Today we are off to the South Carolina Aquarium, located at the Charleston Harbor, 100 Aquarium Wharf. Fish are great to look at. They are colorful, calm, and seem to make funny faces. This is not the type of aquarium if you want “shows” but it does have an abutting building for 4-D movies. What is the 4th dimension? Physical such as rain, wind, and vibration. We didn’t experience that as I had other things planned for afterward.
Birds are great to look at. An area called Mountain Forest had this wonderful bald eagle.
Another area sat this darling bird that I forgot what it was. I was so busy talking to it and forgot to look at the sign.
The same area had an albino alligator standing on its feet. It looked as if it were fake. Stare at it long enough and you’d see the feet move a bit. Sea turtles are a specialty at this aquarium, especially when it comes to rescuing them. www.scaquarium.org.
Hopped on the free trolley to Kahal Kadosh Beth Elohim, at 90 Hasell Street, the oldest synagogue in continuous use in the US and founding Reform Jewish Congregation in the US. (1749) and having the present sanctuary built in 1840. The original building, appearing more “church like” was destroyed in a fire with the present architect of the 1840 building being Greek Revival and designated a National Historic Landmark in 1980. Incidentally, the present head rabbi is Stephanie Alexander.
Charleston is referred to as the “holy city” due to it being one of the few original colonies to tolerate the Protestant religion. Carolina allowed Jews to practice their faith without restriction. Kahal Kadosh Beth Elohim was founded by Sephardic Jews (escaping from the Spanish Inquisition) from London while Brith Shalom Beth Israel being the oldest Orthodox synagogue in the South founded by Ashkenazi German and a Central European Jew, by the name of Sam Berlin, in the mid-19th century.
When first entering we went directly to the building housing the gift shop and museum to wait for a docent to give us a tour of the sanctuary. Arriving early, I made it a point to visit the museum which follows the history of the congregation and its members. There was certainly much to look at with art and history along the wall leading into the museum itself.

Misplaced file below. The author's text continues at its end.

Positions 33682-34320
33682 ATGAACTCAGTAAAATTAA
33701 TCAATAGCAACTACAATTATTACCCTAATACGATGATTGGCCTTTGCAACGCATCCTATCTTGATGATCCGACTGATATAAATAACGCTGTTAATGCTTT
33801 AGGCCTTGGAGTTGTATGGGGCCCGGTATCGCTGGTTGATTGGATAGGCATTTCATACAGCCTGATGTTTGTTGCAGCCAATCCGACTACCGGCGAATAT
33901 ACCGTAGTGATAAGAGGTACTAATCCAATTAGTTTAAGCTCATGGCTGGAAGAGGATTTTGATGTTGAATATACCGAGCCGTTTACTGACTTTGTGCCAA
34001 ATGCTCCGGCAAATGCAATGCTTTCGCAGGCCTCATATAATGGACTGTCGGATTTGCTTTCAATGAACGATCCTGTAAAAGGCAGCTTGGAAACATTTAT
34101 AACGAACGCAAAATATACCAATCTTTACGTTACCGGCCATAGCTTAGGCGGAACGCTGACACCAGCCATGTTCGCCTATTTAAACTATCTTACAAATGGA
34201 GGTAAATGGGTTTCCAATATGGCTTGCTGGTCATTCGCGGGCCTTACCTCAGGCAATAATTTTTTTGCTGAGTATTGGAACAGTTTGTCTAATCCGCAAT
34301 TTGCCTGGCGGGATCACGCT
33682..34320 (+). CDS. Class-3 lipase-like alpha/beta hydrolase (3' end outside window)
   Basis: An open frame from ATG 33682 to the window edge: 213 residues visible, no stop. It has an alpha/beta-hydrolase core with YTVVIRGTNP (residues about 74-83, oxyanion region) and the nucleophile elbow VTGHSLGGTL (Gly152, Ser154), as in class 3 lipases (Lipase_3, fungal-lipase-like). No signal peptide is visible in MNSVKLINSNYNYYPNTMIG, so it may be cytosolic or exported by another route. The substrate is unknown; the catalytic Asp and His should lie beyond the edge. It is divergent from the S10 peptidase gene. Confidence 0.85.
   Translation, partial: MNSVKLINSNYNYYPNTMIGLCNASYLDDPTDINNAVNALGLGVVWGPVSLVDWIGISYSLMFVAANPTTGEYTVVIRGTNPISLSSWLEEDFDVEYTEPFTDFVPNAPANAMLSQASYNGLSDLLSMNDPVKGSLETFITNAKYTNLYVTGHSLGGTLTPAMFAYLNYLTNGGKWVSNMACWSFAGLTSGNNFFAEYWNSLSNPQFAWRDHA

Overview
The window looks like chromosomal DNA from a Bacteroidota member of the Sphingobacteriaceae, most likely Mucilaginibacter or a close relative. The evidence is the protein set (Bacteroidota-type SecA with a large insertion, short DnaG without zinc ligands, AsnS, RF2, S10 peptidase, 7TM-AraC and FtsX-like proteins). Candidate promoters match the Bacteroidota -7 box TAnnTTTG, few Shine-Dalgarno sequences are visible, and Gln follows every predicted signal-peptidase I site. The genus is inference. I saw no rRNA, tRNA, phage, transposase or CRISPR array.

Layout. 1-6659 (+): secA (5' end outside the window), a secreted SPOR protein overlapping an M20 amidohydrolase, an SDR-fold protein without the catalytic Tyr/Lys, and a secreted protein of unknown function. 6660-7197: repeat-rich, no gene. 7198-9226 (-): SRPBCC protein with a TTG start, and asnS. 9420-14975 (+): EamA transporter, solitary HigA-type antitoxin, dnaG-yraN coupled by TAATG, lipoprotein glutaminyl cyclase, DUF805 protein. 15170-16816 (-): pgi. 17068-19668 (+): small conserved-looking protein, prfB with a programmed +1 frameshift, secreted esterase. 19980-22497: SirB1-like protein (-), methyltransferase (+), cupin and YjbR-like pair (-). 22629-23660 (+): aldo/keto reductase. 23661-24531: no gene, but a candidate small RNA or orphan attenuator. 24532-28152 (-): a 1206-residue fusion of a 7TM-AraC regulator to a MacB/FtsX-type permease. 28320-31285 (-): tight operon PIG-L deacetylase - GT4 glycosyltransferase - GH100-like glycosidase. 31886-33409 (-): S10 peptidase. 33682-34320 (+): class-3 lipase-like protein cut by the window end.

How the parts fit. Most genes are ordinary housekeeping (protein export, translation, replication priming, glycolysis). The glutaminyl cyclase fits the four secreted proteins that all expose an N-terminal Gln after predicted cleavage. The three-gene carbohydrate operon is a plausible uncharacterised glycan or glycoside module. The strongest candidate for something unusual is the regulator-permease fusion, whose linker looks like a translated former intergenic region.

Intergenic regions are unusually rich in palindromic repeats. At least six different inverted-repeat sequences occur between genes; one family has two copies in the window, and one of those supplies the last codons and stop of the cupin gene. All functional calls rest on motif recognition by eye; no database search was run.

The docent led the 30-minute tour into the sanctuary while sharing its unique history. There is no cost for either the museum of tour and a free pocket guide is given as well.
Time to pick up luggage from Two Meeting Street and go on to the last overnight…The Francis Marion Hotel, located at 387 King Street. It was named for General Francis Marion, the “Swamp Fox” of the American Revolution. The hotel opened in 1924 as the largest and grandest in the Carolinas. I was given a quite up-to-date deluxe room on the eighth floor with great views of the city.
Below is Marion Square, a park with much history and monuments including a holocaust memorial located on the corner of Calhoun and Meeting Street. Three main design components define the memorial. The North side is a rectangular, sunken lawn framed by graded steps, a place of contemplation and a meeting ground for the annual Yom Ha Shoah (National Days of Remembrance) ceremonies. The West side facing Calhoun Street features a concrete and bronze inscription wall, that details the history of the Holocaust and lists names of survivors living in South Carolina. The center or heart of the memorial is a space defined by an impressive four sided iron screen measuring 25 feet wide, 60 feet long, and 17 feet high. The screen is intended to create a space that is sacred as well as “to signify the place apart occupied by those who perished”. Within the screen rests a 12 foot bronzed tallit, a Jewish prayer shawl.
I am also able to view the harbor but due to both the weather and time constraint, unable to take a Harbor Tour. As for location, most of the historic building and public places are in walking distance with the free trolley only steps away. The hotel offers a booklet, “Charleston Old and New and its Francis Marion Hotel”.
I must interject that the staff at this hotel are most welcoming and helpful. Although there is free wifi in the rooms, there are two computers in the lobby free of use. Very smart of them to provide a bottle of hand sanitizer as well as having the station situated next to the desk of the concierge.